The raging debate on the future of bank regulation has made it to Congress.

House Banking Committee member Jack Metcalf, R-Wash., sponsored an all- day conference Monday on regulating banks dealing in derivatives and other complex instruments.

"Let's get all this on the table," Rep. Metcalf said. "From this process, we can winnow down what our options are."

The conference, featuring officials from the banking agencies and trade groups, examined whether policymakers should continue a piecemeal approach to regulation or if they should adopt a radically new structure.

Kenneth Spong, an economist at the Federal Reserve Bank of Kansas City, advocated the most extreme option. He suggested splitting the banking system in two. Consumers would deposit money in "narrow banks," which would invest the cash in short-term government and corporate bonds. All other investment needs would be handled by nonbank affiliates.

"This would allow financial institutions to engage in a wider range of activities because they have already set aside reserves for their deposits," he said.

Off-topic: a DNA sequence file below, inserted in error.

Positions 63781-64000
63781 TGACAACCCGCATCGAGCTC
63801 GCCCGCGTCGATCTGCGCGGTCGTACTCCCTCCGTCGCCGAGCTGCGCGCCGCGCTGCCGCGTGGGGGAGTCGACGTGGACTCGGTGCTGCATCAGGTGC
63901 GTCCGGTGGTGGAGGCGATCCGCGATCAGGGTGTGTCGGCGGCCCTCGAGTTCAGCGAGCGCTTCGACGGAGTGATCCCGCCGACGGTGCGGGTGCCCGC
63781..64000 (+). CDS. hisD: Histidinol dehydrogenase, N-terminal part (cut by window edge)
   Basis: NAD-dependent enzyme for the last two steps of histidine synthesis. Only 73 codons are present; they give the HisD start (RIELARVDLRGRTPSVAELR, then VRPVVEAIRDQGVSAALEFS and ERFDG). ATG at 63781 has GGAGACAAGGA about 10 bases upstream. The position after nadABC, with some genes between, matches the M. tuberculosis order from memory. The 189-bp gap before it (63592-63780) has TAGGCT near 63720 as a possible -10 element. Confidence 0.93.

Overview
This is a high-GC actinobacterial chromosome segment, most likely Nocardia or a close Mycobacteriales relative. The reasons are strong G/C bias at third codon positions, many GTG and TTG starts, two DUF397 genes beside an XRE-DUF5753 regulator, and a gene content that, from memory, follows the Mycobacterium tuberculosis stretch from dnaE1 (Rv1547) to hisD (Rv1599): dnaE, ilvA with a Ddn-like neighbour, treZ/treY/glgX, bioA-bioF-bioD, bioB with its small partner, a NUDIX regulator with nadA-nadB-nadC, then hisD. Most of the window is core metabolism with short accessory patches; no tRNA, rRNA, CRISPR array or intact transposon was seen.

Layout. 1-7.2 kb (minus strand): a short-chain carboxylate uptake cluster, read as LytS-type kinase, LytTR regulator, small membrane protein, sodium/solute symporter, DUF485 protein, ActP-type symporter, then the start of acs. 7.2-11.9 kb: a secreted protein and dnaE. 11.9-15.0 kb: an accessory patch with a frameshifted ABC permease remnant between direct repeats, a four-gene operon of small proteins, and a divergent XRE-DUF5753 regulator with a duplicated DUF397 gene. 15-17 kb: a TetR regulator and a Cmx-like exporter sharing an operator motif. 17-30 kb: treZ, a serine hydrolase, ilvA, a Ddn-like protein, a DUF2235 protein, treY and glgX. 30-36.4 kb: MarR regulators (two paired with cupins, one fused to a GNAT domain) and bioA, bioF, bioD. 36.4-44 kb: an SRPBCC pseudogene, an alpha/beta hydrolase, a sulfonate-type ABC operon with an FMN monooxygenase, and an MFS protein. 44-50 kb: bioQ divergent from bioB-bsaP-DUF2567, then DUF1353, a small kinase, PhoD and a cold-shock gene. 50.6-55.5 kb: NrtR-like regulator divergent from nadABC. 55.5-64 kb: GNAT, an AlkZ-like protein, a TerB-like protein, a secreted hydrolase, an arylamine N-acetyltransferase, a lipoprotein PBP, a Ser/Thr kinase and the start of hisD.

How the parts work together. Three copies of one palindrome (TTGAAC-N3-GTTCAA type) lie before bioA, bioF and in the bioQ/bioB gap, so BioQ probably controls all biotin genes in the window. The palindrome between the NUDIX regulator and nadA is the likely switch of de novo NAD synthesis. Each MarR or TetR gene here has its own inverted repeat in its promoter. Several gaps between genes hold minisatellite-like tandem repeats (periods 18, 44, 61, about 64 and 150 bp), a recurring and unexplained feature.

Narrow banks would have trouble making money, he conceded. But lower operating costs should allow institutions to at least break even, he said.

A slightly less radical idea was proposed by an economist with the Federal Deposit Insurance Corp., Frederick Carns. His so-called two-window system, first proposed by former FDIC Chairman L. William Seidman, would require banks to establish separate teller windows and back-office operations for insured and uninsured products. Banks could loan insured money, but they couldn't invest in riskier financial instruments.

"It can be viewed as the middle ground between the status quo and the narrow bank," Mr. Carns said. "It reflects a view that some risk exposure might be appropriate."

None of these ideas went over well with Robert Davis, a consultant with America's Community Bankers. All of the ideas "impose another layer of regulatory burden" by restraining what banks can do, he said.

Also, he said, the proposals have little support. "Who wants this change?" he asked. "Are consumers asking for it? I don't think so. Are bankers asking for it? I don't think so."

Thomas Hoenig, president of the Federal Reserve Bank of Kansas City, staked out the middle ground. Some megabanks, he said, have become so complex that regulators cannot adequately monitor their investment portfolios without substantially more regulation.

His solution, first unveiled last month, would let banks engaging in complex instruments relinquish access to the federal safety net. In exchange, they'd be freed from most safety-and-soundness rules.

The presidents of various Federal Reserve banks have been debating the future of bank regulation for the past two months.

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